#6 Start saving and pay off your debt: In the day and age of credit cards it seems all too easy to just buy things that you can’t afford “right now” in the hope/anticipation that you will get the money in the future. Some of the most successful people have cut up their credit cards and live ONLY off what they have in the bank. Having debt on a credit card not only puts you behind the eight ball for future savings but it acts like a constant dark cloud of any spending. Work out a 1 month, 6 month, 12 month plan of paying off the debt and then start to put away savings each week for something in your longer term plans. It’s amazing what just a little bit now adds up to.
#7 Find an interesting hobby: Do you have a hobby at the moment? You’d be one of the few. It’s amazing to talk to people who HAVE a hobby compared to those who don’t. The passion and flow of conversation that a hobby can create is contagious and extremely attractive. It could be something extravagant like sailing, or something simple like cooking. In either case, it’s something that inspires you and drives you to learn.
#8 Learn how to cook: You don’t have to be on Masterchef but learning how to cook can change your life. Not only will your finances be much better off if you’re not having weeknight dinners out and brunches every Saturday but you’ll know what’s going into the foods you’re eating and be in a greater position to meet your health goals. Plus, doing a cooking class or course is a fun outing to do with friends!
#9 Complete a sporting event: This doesn’t have to just be for the fitness fanatics out there! There are LOTS of sporting events available for any level from a 5km fun run to an ironman triathlon. Participating in a sporting event gives you a goal to work towards and also provides a great personal sense of achievement when you complete it. Once you start, it often creates the momentum for bigger and better ones in the future and you can introduce some fun competition with others to get involved.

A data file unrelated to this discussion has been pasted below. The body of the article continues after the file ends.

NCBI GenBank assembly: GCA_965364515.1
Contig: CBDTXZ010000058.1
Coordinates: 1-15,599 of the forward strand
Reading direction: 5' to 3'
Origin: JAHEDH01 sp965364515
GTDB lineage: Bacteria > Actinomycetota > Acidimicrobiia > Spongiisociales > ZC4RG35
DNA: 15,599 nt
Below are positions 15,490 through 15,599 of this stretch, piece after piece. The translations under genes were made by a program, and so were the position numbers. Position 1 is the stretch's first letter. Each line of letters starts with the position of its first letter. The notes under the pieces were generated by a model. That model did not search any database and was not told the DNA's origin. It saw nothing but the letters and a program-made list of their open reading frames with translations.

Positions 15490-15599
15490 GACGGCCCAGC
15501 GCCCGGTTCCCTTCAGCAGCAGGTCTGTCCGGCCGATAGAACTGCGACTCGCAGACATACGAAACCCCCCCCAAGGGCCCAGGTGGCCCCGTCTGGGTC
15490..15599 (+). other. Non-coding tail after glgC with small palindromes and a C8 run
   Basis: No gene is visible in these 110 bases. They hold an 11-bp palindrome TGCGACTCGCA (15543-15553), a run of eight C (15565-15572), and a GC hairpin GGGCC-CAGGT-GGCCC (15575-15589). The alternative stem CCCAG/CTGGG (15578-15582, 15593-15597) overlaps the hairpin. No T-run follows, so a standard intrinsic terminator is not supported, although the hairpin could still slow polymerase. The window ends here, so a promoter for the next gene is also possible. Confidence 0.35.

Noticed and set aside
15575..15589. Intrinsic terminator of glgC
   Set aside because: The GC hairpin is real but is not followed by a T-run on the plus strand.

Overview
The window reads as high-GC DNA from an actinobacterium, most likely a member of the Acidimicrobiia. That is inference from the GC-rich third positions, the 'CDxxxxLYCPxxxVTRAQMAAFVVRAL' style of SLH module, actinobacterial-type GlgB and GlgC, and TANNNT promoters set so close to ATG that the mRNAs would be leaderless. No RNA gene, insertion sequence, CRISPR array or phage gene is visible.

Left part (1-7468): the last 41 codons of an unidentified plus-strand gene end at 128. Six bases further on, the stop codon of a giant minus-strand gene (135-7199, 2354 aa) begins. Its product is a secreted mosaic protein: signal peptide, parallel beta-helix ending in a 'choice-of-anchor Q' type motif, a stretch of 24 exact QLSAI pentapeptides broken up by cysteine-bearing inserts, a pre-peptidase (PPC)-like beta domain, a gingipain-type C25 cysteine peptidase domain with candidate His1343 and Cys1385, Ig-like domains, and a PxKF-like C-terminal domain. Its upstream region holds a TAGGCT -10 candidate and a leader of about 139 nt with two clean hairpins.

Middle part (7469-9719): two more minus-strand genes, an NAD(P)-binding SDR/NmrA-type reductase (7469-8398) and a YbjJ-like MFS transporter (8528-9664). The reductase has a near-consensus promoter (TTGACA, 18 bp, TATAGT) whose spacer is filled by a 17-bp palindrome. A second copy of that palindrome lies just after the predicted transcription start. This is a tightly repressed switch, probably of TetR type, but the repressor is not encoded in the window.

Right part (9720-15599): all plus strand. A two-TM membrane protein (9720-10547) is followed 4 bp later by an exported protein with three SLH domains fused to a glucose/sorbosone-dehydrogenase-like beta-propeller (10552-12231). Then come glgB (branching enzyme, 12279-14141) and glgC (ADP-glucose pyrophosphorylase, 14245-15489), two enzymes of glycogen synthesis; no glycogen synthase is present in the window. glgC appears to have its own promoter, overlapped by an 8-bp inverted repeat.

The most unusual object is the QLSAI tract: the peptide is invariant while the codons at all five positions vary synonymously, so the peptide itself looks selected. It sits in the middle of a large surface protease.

#10 Give your time: Purpose and passion are two of the greatest traits that we are all in search of. While it’s not possible for us all to have our dream job that means we wake up looking forward to Monday’s, we can however determine what happens during our own time. Volunteering your time for a cause near and dear to you will heighten your own sense of worth but also provide an invaluable asset to those in need. Even better, make it a regular occurrence; do it once a week, a month, or even a year.
This list goes fundamentally to your self development to help you to be a better person not only for others, but also for yourself. If we stop growing, we die, both in the physical and the mental sense. So keep striving for better.
Jennifer Scott did a Tedx Talk on her form of minimalism in the wardrobe. She talks about how we constantly add to the wardrobe yet don’t throw out things that are currently in the wardrobe. Despite this paradox how many of you have those mornings before work when you think “I have nothing to wear”? The struggle is real to find an outfit that feels comfortable but also looks good. We often have to end up picking something last minute so we’re not too late, and for the rest of the day end up feeling slightly uncomfortable in our choice. My partner – who wears a suit everyday – still has the conundrum of picking out what colour SHIRT (he only has one choice to make!) he’s going to wear that day.
So why does this inverse relationship exist between the number of clothes and the ease with choosing what to wear? Behavioural economics will tell us that it primarily relates to the notion of choice. Research shows that increasing choice actually overwhelms our brains, and too much choice has a negative impact on us. So how do we overcome it then?
Well Jennifer proposes a 10-item wardrobe. She advocates for having a small high-quality wardrobe that is in heavy rotation. There seems to be quite a stigma in Australia about wearing the same clothes. But this isn’t the case in all cultures. Look at any European film; the main lead women characters wear only a few items consistently. It allows them to demonstrate their own unique style everyday. Whereas American films are all about having a different outfit in each scene!
Let’s just think for a moment about what a 10-item wardrobe for Summer / Autumn could look like:
· 2 pairs of pants
· 1 pair of jeans
· 3 dresses
· 4 shirts